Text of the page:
Outerwear for Healthcare: Dakine Makes Masks and Gowns To Help Battle Coronavirus
It’s Friday… time for some positive news. Up in the Pacific Northwest, Dakine has put its resources to good use during these trying times to make medical-grade protection for those on the front lines battling the current pandemic. We quickly caught up with Dakine’s Director of Marketing Colleen Quigley and VP of Sales Chico Bukovansky for a bit more info.
How did this initiative come about?
Colleen: Our healthcare and essential workforce are putting their health at risk for all of us. We all know the supply chain and availability of PPE (Personal Protective Equipment) is very challenged right now, and Dakine quickly realized that we have talent and resources in house to take action, and could shift to making masks and gowns to help local hospitals. It’s not big scale production, but the ball is rolling and we’re doing what we can… We’ll make as many as we can with the supplies and our in house resources, for as long as the supply chain for PPE equipment is strained.
Chico: We don’t have a goal of how many but right now it seems we have enough material to build 5–6,000. After that, it depends on the material supply as we are already looking to the future. We are also prepping cotton based mask kits that we will likely offer to the local community for home sew mask kits all pre-cut.
How tough is switching the operation from your normal products to making masks and gowns?
Colleen: We’re lucky to have two amazing and talented people in house–Reynaldo and Lone—behind the patterns and the machines. These two are making all the masks by hand. We’re not set up for large scale production, but they output these two people are capable of is incredible.
Chico: It is pretty easy for us. The facility here is mainly a prototyping/sample facility so they work on a variety of products from packs, bags gloves and headwear. It’s not one production line type of system. The guys had fun with it and enjoy putting their twist on the pattern and making slight improvements to the process where possible.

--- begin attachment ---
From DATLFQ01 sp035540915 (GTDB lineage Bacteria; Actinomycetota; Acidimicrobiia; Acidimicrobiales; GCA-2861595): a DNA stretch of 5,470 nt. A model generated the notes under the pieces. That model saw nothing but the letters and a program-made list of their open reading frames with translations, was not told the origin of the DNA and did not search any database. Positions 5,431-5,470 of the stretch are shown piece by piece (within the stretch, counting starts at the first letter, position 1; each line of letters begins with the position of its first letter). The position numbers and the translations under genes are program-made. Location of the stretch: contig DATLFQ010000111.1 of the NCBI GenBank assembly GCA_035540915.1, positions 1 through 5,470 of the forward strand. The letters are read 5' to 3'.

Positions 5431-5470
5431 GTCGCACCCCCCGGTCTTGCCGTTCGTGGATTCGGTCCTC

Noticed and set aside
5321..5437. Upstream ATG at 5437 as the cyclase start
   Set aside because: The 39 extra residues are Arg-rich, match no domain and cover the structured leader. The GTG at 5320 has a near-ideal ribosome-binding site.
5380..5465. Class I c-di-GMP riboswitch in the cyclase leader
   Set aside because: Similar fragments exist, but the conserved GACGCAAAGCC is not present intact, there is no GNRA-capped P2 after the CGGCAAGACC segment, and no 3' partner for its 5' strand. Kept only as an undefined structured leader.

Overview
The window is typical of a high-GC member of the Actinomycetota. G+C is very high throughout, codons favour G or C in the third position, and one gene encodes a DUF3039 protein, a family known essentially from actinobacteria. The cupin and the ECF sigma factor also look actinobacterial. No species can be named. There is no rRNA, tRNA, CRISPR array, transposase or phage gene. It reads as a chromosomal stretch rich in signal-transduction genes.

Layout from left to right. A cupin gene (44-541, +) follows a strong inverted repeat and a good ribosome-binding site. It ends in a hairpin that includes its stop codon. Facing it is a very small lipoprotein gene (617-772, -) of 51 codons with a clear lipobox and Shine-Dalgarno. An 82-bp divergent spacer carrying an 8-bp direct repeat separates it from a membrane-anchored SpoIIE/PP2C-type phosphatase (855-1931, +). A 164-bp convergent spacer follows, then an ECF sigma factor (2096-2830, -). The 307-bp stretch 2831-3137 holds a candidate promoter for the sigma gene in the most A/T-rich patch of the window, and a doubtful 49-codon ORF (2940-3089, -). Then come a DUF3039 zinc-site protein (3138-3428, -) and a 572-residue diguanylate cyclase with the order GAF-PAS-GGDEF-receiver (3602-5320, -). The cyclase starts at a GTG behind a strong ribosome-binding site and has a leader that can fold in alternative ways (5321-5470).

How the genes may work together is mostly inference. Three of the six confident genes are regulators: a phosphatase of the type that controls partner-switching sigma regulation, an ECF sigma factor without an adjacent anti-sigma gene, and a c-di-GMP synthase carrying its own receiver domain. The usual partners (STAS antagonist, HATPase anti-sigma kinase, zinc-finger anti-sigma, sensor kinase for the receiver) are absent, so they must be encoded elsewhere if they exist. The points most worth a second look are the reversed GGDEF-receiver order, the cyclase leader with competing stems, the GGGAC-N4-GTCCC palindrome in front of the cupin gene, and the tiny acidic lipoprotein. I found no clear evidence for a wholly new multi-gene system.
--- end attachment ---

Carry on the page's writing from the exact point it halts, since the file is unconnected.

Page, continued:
And the connection to the medical-grade material?
Colleen: Originally, we were going to use the materials we had on hand at our office to make cotton masks. Luckily we came across a supply of medical-grade mask material through Gorge Makers Collective. With those materials and our in house capabilities, we were able to switch to making medical grade masks that are washable and re-steriliazable. There is also a shortage of gowns, and with Gorge Makers and the Renewal Workshop, we are helping to stack cut bulk Tyvek material for the gowns so they can be welded and built at the Renewal Workshop.
Chico: Sort of lucked into it with the right connections.
Finally, who will you be sending them to?
Colleen: Right now we are working to supply our local community in and around Hood River, OR. Many of our staff have close family and friends working on the front lines as essential workers and in health care, both locally and nationally. Our local community is facing a shortage and we are doing what we can to protect them.
We don’t know how long this will last, but at least we know there are people trying to help. As far as expanding the effort Chico addressed the company in an email stating, “Once the project and process’s get a bit further along, there may be some opportunities for some volunteer help on the project as well. We will let you know if this option comes up and a program can be set-up as we have to keep the process, distancing and cleanliness of all steps in line with the rules.”
Chico ended with, “We are lucky to have a local community of craftspeople in Hood River. With windsurfing and kite business in town, there are a lot of sewers, pattern makers, etc. Other local businesses are also deep into face shield production and gown building as well. The momentum is growing daily as are the request for supplies. Lots of community input, talent and support.”